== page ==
That night, the filter was still putting out water that was more muddy when it came out than when it went in.  I was shaken and sad because the whole day had been given to the project, and I was afraid it would fail.  As I fell asleep under the starry sky, I prayed hard that God would have mercy and get that water filter working for the sake of J. and C. and the village.

In J.’s hut, Ross sat up with J. and his male friends, including the old man, C., J’s father.  The men sat in the small square room with their backs resting against the mud walls, still warm from the equatorial sun of the afternoon.  Their faces were bathed in dim, yellow light thrown from the smokey lamp in the center of the circle.  Each head was shod with different worn versions of the small Muslim hat, the “barakashia;” a silent testimony to the long devotedness of each man to seeking God.  A small radio projected the story of creation and the fall from Genesis.  They listened with their barakashias bowed and then talked into the night, discovering the Word of God together and what it might mean for their lives.

J’s father, Mzee (old man) C.

The next morning, when I woke, J. was already up and running water through his filter first thing.  I walked over to the bio-sand filter set up under a cashew tree.  This is what I found.

Clean, fresh, pure water.  Thank you, Father.

“But whoever drinks of the water that I will give him will never thirst. And the water that I will give him will become in him a spring of water gushing unto eternal life.” (John 4:14.).

The Key

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Today, I thought it would be appropriate to post the entry of the day for October 16th from Oswald Chamber’s, My Upmost for His Highest, because it regards the role of prayer in the missionary task. Particularly, the entry is written regarding the verse “Pray ye therefore the Lord of the harvest, that He will send forth labourers into His harvest,” from Matthew 9:38.  At our prayer retreat last weekend, the team read together and prayed over a similar verse as this from Luke.  We were convicted that in our work, we should not just pray for the harvest but earnestly expect the harvest so much that we pray for the harvesters of that harvest!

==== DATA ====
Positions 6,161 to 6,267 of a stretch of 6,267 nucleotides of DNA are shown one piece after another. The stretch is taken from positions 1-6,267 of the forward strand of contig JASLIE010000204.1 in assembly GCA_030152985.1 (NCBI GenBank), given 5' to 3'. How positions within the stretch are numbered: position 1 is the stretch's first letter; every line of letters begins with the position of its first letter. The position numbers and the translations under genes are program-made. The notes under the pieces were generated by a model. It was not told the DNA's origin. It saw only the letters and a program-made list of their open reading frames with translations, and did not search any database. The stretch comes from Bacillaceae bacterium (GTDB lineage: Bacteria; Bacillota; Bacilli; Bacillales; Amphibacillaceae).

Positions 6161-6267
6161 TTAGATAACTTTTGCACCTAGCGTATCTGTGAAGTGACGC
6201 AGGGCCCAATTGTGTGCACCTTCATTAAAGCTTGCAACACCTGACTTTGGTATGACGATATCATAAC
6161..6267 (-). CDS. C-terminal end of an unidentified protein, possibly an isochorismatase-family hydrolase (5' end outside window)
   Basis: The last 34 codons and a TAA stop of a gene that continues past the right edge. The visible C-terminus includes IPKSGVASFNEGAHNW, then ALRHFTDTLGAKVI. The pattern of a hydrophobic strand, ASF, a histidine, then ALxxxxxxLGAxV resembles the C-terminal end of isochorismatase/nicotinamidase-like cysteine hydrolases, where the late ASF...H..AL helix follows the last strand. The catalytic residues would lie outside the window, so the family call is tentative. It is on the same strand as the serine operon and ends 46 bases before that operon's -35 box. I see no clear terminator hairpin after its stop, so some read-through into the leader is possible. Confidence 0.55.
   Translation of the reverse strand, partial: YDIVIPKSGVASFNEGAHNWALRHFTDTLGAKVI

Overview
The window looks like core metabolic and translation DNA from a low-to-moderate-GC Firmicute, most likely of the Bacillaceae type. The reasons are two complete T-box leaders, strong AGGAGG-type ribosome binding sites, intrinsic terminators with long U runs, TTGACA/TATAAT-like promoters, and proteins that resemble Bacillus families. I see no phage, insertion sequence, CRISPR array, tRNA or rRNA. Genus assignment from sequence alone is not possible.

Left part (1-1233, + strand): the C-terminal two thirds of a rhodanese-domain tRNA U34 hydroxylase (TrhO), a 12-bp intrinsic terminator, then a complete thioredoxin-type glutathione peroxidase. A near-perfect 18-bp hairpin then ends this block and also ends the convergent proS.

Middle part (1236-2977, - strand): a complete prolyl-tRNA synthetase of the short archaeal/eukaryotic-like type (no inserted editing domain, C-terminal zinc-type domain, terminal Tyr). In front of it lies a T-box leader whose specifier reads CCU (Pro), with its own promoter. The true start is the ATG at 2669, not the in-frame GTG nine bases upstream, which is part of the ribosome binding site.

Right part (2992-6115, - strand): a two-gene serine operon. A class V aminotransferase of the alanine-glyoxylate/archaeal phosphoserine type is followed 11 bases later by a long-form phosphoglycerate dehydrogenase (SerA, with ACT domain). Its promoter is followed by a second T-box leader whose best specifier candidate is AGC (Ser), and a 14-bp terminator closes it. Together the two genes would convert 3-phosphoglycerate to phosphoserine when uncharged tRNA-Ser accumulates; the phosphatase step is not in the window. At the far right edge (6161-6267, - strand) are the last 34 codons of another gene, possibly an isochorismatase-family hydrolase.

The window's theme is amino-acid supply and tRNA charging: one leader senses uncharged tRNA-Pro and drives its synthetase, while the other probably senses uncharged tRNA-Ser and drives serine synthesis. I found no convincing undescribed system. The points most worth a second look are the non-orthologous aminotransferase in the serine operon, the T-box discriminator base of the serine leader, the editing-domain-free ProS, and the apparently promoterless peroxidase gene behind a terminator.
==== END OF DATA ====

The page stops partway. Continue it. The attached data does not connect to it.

The Key To the Master’s Orders

Pray ye therefore the Lord of the harvest, that He will send forth labourers into His harvest. — Matthew 9:38

The key to the missionary problem is in the hand of God, and that key is prayer not work, that is, not work as the word is popularly understood to-day because that may mean the evasion of concentration on God. The key to the missionary problem is not the key of common sense, nor the medical key, nor the key of civilization or education or even evangelization. The key is prayer. “Pray ye therefore the Lord of the harvest.” Naturally, prayer is not practical, it is absurd; we have to realize that prayer is stupid from the ordinary common-sense point of view.
There are no nations in Jesus Christ’s outlook, but the world. How many of us pray with out respect of persons, and with respect to only one Person, Jesus Christ? He owns the harvest that is produced by distress and conviction of sin, and this is the harvest we have to pray that labourers may be thrust out to reap. We are taken up with active work while people all round are ripe to harvest, and we do not reap one of them, but waste our Lord’s time in over-energized activities. Suppose the crisis comes in your father’s life, in your brother’s life, are you there as a labourer to reap the harvest for Jesus Christ? “Oh, but I have a special work to do!” No Christian has a special work to do. A Christian is called to be Jesus Christ’s own, one who is not above his Master, one who does not dictate to Jesus Christ what he intends to do. Our Lord calls to no special work: He calls to Himself. “Pray ye therefore the Lord of the harvest,” and He will engineer circumstances and thrust you out.
See the following link to the My Utmost for His Highestwebsite from which the excerpt above was taken: http://utmost.org/classic/the-key-to-the-master’s-orders-classic/
Dear Readers, as our partners in the gospel of Christ, we ask you to join with us in prayer for laborers to rise up in order to reap God’s harvest worldwide.